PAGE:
There’s no shortage of one-time Louisville Cardinals currently making a name for themselves at the next level — Teddy Bridgewater, Montrezl Harrell, Donovan Mitchell, Terry Rozier, and reigning NFL MVP Lamar Jackson … and so many more. The UofL-to-the-pro’s pipeline isn’t drying up anytime soon. Over the next few years, you’ll see many more Cardinals be top-round picks in the NBA, NFL, and other pro leagues.
Louisville baseball sends five or six players to the pros annually. But, for now, let’s count down recent UofL football or basketball players waiting in the wings to join the pay-for-pay ranks. To borrow a term from the best sportsbooks, the “smart money” is on these next student-athletes to do so:
Jordan Nwora, basketball, power forward
One has to start with Nwora, who will likely hear his name called in a matter of days at the NBA Draft. The 6-foot-8 Nwora averaged 18 points per game as a junior last season, making 44% of this field goals attempts and 40% of his 3-point shots.
Nwora’s skill set as a stretch-forward lends itself well to the current NBA game. In his junior year, Nwora proved to be a sharpshooter from beyond the arc, connecting on 40 percent of his 189 three-point attempts. With the right coach and personal development, Nwora can stick around the league for a long time as a role player.
Tutu Atwell, football, wide receiver
Atwell, a sophomore, has out-of-this-world speed. At the combine, he could run below a 4.30, which might put him atop his entire draft class.
Instantly, top-line speed like Atwell’s draws him comparisons to back-breaking NFL receivers like Hollywood Brown and Tyreek Hill. The three also share similar statures of 5-foot-9 or so. That limited height may have hurt Atwell’s NFL chances 10 year ago. However, due to the successes of Hill and Brown, that short-guy stigma is less of a thing nowadays.
Dez Fitzpatrick, football, wide receiver
Another pass catcher makes this list. While Atwell hogs the limelight, Fitzpatrick is the more complete receiver of the two. He has a more traditional 6-foot-2 frame and is in the midst of a career senior year.
Fitzpatrick toyed with entering the 2020 NFL Draft which was loaded by wide receiver talent. Returning for one final year may have helped his cause, though. Not only has he elevated his game — seemingly living in the end zone as a touchdown machine — he’ll also have less competition to become a first-round pick come the 2021 Draft.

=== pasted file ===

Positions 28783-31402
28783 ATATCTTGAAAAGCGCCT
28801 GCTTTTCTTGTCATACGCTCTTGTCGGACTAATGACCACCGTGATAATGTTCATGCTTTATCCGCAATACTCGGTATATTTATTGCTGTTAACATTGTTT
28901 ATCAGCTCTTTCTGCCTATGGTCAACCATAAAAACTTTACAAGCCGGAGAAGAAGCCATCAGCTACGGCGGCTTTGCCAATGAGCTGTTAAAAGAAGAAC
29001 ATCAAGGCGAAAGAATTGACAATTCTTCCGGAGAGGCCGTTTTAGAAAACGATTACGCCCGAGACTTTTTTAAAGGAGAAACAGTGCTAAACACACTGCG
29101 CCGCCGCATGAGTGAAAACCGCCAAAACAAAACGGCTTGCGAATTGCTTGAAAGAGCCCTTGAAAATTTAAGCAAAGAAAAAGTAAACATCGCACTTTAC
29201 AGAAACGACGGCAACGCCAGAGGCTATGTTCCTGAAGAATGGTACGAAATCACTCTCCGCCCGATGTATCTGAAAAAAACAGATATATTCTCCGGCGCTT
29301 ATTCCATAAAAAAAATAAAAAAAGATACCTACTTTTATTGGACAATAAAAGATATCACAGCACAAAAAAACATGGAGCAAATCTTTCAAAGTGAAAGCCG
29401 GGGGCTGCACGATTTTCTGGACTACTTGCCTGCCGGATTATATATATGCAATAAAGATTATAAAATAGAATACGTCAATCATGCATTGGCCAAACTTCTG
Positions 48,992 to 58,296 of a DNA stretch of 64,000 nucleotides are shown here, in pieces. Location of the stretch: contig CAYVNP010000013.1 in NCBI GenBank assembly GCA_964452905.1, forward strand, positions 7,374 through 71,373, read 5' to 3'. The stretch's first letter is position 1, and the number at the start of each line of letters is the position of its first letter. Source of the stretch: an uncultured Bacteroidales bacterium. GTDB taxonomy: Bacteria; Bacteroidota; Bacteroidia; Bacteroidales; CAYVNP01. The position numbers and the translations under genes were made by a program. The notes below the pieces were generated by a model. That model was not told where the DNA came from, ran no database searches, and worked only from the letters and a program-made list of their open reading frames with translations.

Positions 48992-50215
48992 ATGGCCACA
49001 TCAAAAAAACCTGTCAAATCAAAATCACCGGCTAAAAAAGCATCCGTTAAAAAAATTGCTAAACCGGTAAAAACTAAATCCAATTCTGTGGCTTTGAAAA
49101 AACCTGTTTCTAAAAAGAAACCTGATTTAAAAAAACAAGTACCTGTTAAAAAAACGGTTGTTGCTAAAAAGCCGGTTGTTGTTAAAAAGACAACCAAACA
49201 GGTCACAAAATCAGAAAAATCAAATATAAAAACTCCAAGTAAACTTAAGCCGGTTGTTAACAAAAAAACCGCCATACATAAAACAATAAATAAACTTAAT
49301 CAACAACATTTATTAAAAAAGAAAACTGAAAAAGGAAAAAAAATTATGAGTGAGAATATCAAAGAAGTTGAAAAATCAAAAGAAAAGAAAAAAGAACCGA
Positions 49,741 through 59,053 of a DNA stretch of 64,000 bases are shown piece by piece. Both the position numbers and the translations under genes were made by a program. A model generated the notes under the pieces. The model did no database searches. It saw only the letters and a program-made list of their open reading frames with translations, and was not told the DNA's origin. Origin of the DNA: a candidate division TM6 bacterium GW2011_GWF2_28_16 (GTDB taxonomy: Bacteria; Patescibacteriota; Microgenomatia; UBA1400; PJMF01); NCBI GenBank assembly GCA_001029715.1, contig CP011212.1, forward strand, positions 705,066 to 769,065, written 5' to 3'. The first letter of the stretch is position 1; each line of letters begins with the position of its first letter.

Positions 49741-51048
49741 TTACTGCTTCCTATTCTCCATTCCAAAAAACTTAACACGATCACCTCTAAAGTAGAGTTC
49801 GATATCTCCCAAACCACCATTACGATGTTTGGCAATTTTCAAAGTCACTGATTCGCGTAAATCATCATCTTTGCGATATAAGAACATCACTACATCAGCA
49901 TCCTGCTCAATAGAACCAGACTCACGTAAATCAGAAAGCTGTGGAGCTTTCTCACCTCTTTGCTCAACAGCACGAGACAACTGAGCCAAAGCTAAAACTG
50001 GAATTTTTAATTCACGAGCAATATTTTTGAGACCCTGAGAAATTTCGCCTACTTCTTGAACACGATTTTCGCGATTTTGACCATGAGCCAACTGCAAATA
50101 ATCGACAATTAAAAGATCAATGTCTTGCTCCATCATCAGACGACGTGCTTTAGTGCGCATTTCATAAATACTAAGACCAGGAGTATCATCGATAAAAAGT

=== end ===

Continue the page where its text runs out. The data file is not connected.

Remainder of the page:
Samuel Williamson, basketball, small forward
With the previously-mentioned Nwora en route to the NBA, it opens the door for Williamson to make his mark on the program and in the eyes of NBA scouts. The former five-star prospect is long (6-foot-7) and can shoot lights out. Based on raw talent, one would expect Williamson to be a early-round prospect.
He’s going into his sophomore year at the U of L after a relatively quiet freshman campaign. He averaged a meager 4.4 points per game while playing under 16 minutes a game. Expect those numbers to climb significantly in year two. One does have to wonder how the ongoing pandemic will affect his personal development (official practice with the team has been cut short(. But all the talent is there for Williamson to reach NBA starter status as a streaky-shooting wing player.
Micale Malik Cunningham, football, quarterback
Cue the Lamar Jackson comparison. While Cunningham doesn’t have Jackson’s blazing speed, he’s still incredibly dangerous with his feet — both in racking up yards for himself and buying time to throw the ball downfield.
It’s the latter of which that could vault him into a high NFL draft selection. Look at the best quarterbacks in the NFL today — Patrick Mahomes, Kyler Murray, Russell Wilson, and yes, Jackson — the common denominator between them is mobility. In many ways, Cunningham rivals those four in that regard.
Javian Hawkins, football, running back
Hawkins, a redshirt sophomore, declared his intentions to go the pros this week, cutting his college career short three games before the end of the regular season. He will be a good one, the only running back in UofL program history to rush for more than 1,500 yards in a single season.
That completes my list. Did we miss anyone? Or did we over hype someone? Let me know what you think.Click To Tweet